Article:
Thursday, May 9, 2013

The Battle of Majuba Hill, February 27th 1881

by David William Wilkin

This month my contribution is more on what occurred during the first Boer War of 1880-1881--a war that did not last very long, resulted in a British defeat and, of course, did not resolve enough, so that there eventually was a second war that was much worse for all.

The Transvaal War, The Battle of Majuba Hill by Richard Caton Woodville

The Battle of Majuba Hill would prove to be the deciding battle of the war. Up to this point the Boers were very much having their way with the British. The Boers believe the British were thinking of trying to outflank them at Laing's Nek. Major-General Sir George Pomeroy Colley moved his troops up the 2000 foot tall hill on the night of the 26th--a feat, for the Boers did not think the hill was scalable.

There now were 405 British soldiers atop the hill--men of the 58th Regiment, the 92nd (Gordon Highlanders) and a even a small naval brigade from the HMS Dido. Most of the troops though were inexperienced and the regiments had not seen any action since the Crimean War (which ended in 1856, twenty five years before.)

The aid post on Majuba Hill.  Lance Corporal Turner winning the V.C.

Colley was urged and advised to have the men dig in, but he ignored that. He also did not bring any artillery, which might have been difficult in any case. He seems to have believed that the mere sight of the British troops in a position of advantage would cause the Boers to retreat. The Boers, under Nicolas Smit, gathered together at least 450 men to attack the hill.

Daybreak was at 4:30. The Highlanders covered a wide perimeter, and a handful were at Gordon's Knoll (Kopje) on the right of the summit. 

The Boers began to panic fearing that the British had artillery on the hill. They had been taken by surprise and had not known of the soldiers until the Gordons began to yell and shake their fists. Three Boer parties began an advance on the hill. The groups were led by Field Cornet Stephanus Roos, Commandant D.J.K. Malan and Commandant Joachim Ferreira. The Boers, as they had proven in all the previous battles, were much better marksmen than the British infantry. (At about 10 to one efficiency in the previous fights.) With their skill, the Boers kept the British from attacking while they got into position. At 12:45 Ferreira's men began a great rate of fire on the exposed knoll and captured it. Colley had been in his tent and was informed that the Boers were advancing but took no action.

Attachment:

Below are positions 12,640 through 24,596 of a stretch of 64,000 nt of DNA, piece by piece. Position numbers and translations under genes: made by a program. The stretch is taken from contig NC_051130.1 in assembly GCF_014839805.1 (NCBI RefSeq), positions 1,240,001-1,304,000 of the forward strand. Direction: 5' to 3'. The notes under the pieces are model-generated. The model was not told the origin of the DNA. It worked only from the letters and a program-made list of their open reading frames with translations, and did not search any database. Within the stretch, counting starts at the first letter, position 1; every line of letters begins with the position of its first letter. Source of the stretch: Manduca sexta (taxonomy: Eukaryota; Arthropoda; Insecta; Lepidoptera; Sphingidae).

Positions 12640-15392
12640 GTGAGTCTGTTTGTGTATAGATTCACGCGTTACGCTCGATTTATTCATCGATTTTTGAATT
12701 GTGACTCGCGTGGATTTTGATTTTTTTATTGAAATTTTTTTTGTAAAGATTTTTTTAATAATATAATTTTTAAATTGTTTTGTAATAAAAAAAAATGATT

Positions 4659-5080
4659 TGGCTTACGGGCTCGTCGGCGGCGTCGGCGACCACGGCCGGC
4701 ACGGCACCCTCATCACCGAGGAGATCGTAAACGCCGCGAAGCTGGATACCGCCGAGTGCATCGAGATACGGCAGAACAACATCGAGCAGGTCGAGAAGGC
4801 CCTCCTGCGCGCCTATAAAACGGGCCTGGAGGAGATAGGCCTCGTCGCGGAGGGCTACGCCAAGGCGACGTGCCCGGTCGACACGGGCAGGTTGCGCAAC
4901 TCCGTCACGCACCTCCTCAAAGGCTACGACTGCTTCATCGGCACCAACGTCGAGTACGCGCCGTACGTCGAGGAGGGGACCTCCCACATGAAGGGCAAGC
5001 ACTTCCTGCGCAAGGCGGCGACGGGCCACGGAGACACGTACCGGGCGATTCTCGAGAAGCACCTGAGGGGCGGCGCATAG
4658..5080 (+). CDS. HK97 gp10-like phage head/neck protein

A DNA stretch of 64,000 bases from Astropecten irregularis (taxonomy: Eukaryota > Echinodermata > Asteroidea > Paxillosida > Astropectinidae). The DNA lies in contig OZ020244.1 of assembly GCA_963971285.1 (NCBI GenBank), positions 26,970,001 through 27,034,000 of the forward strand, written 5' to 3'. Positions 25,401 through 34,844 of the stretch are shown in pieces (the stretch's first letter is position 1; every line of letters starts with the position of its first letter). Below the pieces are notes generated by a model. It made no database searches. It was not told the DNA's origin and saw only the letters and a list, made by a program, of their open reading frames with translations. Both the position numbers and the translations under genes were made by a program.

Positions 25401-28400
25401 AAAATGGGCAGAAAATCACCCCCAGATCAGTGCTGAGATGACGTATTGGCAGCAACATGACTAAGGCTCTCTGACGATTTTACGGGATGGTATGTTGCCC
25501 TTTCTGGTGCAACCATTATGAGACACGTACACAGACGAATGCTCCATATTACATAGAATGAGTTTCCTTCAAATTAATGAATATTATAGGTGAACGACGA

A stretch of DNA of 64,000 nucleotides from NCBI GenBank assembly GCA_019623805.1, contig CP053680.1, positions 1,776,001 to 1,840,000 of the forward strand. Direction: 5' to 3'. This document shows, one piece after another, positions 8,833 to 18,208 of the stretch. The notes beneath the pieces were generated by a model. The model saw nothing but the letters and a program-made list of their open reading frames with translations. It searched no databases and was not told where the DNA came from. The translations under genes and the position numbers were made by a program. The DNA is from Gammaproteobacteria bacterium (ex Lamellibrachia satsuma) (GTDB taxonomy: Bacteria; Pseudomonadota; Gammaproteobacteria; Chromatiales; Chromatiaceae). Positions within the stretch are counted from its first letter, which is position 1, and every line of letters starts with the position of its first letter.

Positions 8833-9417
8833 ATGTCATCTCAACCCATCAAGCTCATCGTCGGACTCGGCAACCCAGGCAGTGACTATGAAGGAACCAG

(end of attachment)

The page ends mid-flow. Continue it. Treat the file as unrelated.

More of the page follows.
Over the next hour, the Boers came over the top of the British Line and engaged at long range, not hand-to hand. The ability of the Boers to sharpshoot and keep the British from using their bayonets was telling again. The British were not ready for this type of fighting (especially with units that had not seen action for 25 years). Now the British morale, since they were suffering all the casualties and the Boers were suffering almost none, failed. The British began to flee. The officers had done little during the attack till then.  They didn't issue orders or direct the fighting. The British line collapsed and many fled from the Hill, with the Gordons standing firm the longest. When they were routed though the battle was over. 

The Boers then further launched an attack the destroyed what remained of the British line. The Thin Red Line was broken.

Major General Sir George Pomeroy Colley

Colley attempted to order the men into a fighting retreat. He was shot and killed by a Boer marksman. The rest of the force fled down the rear slopes of Majuba, as many more were hit by the Boers who now had taken the summit and were shooting down at the foe.